Cocoa Crisis in Ivory Coast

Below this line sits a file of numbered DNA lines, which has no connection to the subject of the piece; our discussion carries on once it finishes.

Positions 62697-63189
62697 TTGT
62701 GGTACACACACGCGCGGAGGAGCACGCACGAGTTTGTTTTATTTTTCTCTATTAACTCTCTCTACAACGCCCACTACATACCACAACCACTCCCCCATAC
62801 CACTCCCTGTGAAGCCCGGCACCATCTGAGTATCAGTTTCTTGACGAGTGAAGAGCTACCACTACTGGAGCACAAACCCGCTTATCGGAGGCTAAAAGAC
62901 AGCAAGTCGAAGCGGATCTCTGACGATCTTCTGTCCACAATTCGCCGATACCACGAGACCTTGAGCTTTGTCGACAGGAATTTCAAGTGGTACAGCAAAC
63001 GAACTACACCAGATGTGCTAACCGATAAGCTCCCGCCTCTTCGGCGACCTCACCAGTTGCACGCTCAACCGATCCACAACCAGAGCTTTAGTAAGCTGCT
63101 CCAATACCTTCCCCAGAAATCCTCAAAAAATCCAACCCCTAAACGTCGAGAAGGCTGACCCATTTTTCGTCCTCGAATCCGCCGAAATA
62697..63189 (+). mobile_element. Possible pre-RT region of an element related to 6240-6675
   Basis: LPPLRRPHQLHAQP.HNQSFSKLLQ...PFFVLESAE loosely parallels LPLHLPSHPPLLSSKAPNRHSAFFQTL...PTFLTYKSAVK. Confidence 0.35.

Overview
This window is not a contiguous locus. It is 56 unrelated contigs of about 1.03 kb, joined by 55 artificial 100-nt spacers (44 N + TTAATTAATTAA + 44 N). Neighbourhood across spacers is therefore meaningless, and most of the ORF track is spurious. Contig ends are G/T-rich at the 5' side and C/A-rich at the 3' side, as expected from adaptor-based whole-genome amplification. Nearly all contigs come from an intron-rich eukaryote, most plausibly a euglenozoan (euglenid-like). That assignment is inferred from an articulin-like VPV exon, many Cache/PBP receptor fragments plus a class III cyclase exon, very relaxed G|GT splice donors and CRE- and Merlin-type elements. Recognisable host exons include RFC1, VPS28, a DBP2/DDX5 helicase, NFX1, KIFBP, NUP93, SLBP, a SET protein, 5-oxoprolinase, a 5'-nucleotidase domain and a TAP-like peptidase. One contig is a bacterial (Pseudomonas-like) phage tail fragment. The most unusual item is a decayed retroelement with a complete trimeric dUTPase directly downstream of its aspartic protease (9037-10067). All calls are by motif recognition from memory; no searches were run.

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The Chocolate industry is a very competitive and lucrative business. Chocolate is loved all over the world and 67% of the worlds cocoa beans are harvested in the same area of the world, West Africa. Although the beans are harvested in West Africa they are sold and used more in other countries. One major buyer of the cocoa beans is North America. We used chocolate in almost everything, and there are a lot of favourite chocolate bars Mars bars, Kit Kat, and Twix to name a few. In 1999 a few of North Americas largest chocolate bar suppliers got hit with a huge public ethical dilemma. Reporters found out that the cocoa beans were being harvested by slaves, young boys taken from their homes and kept in locked up shacks and less than humane treatment while being made to work all day long in unbearable heat. What is ethically wrong with that? According to North American culture it is ethically and morally wrong. But is it ethically wrong of the Ivory Coast and Ghana to use slaves in order to harvest the cocoa beans? West Africa is part of a third world country; it is not wealthy like North America or Europe. The Ivory Coast has corrupt government, and authorities as well as an open border. It is a poor country and people have to do what they need to do to get by, including buying slaves to work on their farms. With the prices of cocoa beans dropping all the time it’s the only way to get any income by having very cheap labour workers. Between 1996 and 2000 prices for a pound of cocoa beans dropped over 10 cents almost 25%. So using slaves in this part of the country isn’t ethical, or unethical it’s just their way of life. The child slavery in this case is relatively wrong, when put beside the majority of North Americans views of what is moral and ethical it is very wrong, wrong because North America has prohibited slavery. Changes need to be made within West Africa dealing first with government and authorities, then dealing with the black market and slavery. If the...
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